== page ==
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Persistent asthma later in life linked to high number of risk genes

28 June 2013

By Dr James Heather

Appeared in BioNews 711

Asthmatics carrying several genetic variations associated with asthma are more likely to develop severe, longer lasting disease, research shows.

The findings show that those with high genetic risk scores are more than a third more likely to develop life-long asthma than asthmatics with low scores. Despite this, the researchers say that any genetic test to predict severity of asthma looks a long way off.

For the study, scientists drew on previous research; they used the largest current study of asthma-associated genetic variations to define a genetic risk score for asthma, then applied that to a 40-year New Zealand study that has followed over 1,000 people since birth, monitoring their health.

Fifteen locations in the genome were included in the score, with particular changes (or 'polymorphisms') at each location contributing to the risk. People with higher scores were more likely to develop asthma earlier in life, and for that asthma to persist throughout life.

Higher risk scores also correlated with more severe disease, with these patients being shown to have higher rates of asthma-related absence from work or school and increased risk of being hospitalised due to their condition.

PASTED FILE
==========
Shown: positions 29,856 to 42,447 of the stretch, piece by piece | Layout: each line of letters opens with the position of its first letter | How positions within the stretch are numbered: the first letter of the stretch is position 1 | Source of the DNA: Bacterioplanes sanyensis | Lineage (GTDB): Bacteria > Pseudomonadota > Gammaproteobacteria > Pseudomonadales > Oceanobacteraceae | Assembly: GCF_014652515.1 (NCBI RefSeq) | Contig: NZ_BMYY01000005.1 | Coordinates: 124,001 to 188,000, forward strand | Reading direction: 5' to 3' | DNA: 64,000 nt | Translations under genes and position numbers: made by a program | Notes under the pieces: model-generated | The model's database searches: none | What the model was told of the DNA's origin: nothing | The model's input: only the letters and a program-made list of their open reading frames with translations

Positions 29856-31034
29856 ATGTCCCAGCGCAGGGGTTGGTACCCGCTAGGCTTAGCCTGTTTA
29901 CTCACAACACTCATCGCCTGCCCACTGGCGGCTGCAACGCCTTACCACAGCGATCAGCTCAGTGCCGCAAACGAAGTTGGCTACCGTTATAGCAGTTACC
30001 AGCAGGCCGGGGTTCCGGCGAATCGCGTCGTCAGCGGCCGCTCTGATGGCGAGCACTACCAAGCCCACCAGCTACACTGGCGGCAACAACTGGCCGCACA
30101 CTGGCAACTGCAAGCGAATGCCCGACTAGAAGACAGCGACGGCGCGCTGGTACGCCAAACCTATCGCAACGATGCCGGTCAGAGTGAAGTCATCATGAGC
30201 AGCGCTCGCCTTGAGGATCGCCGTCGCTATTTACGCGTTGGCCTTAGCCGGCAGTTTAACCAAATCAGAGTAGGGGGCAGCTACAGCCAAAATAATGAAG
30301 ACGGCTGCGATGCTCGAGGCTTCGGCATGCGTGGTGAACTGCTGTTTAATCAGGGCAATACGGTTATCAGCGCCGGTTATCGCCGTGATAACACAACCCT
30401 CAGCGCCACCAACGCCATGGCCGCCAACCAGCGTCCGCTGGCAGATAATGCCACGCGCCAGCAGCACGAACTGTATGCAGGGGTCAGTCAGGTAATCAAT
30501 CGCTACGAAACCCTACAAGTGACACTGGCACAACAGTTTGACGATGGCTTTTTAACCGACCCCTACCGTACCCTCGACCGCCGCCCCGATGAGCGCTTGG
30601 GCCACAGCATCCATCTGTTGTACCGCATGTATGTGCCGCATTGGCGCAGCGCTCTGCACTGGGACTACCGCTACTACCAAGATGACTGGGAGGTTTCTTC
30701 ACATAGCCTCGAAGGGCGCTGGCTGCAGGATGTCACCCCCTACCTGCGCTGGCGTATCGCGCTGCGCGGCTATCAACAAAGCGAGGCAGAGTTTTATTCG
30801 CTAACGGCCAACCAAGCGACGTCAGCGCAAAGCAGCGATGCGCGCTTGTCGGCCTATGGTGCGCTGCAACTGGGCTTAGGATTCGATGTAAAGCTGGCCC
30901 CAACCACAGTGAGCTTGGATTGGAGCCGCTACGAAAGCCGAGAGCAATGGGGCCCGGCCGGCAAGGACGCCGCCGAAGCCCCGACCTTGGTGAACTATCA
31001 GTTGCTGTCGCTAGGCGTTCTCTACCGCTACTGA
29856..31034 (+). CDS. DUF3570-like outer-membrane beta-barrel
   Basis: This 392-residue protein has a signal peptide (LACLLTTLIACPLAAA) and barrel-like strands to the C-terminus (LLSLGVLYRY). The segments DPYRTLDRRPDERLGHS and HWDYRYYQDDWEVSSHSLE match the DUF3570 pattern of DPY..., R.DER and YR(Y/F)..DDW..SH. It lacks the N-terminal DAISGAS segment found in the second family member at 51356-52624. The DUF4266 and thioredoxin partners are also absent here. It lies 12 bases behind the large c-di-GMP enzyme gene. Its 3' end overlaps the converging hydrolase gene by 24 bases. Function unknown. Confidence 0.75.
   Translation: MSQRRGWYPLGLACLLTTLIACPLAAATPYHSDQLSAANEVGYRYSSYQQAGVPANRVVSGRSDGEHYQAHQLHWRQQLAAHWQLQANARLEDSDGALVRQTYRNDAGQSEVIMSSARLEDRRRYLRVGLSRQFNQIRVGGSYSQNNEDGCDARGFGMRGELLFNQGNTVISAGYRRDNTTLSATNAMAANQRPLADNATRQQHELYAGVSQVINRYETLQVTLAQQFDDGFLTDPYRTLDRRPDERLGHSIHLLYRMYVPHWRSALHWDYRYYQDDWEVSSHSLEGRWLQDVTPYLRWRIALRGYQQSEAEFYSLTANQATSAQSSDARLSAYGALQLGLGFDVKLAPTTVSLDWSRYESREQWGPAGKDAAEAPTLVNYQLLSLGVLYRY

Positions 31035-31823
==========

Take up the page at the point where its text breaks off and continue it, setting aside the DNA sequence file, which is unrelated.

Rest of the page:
These findings suggest that genetic tests might be useful in asthmatic children to assess the chances of their condition continuing into later life. However, lead author Dr Daniel Belsky from Duke University in the USA cautioned that 'genetic risk prediction for asthma is still in its infancy'.

He further confirmed that his team's 'predictions are not sufficiently sensitive or specific to support their immediate use in routine clinical practice'.

All the same, in a summary accompanying the paper, Dr Belsky points out that this work is in line with previous research, showing that such genetic risks can have 'real-life consequences'.

Talking to the BBC, Leanne Reynolds from Asthma UK added: 'This could mean that in the future we're able to identify those people whose asthma will put them at greatest risk so we can ensure they get the support they need'.

The study was published in The Lancet Respiratory Medicine.

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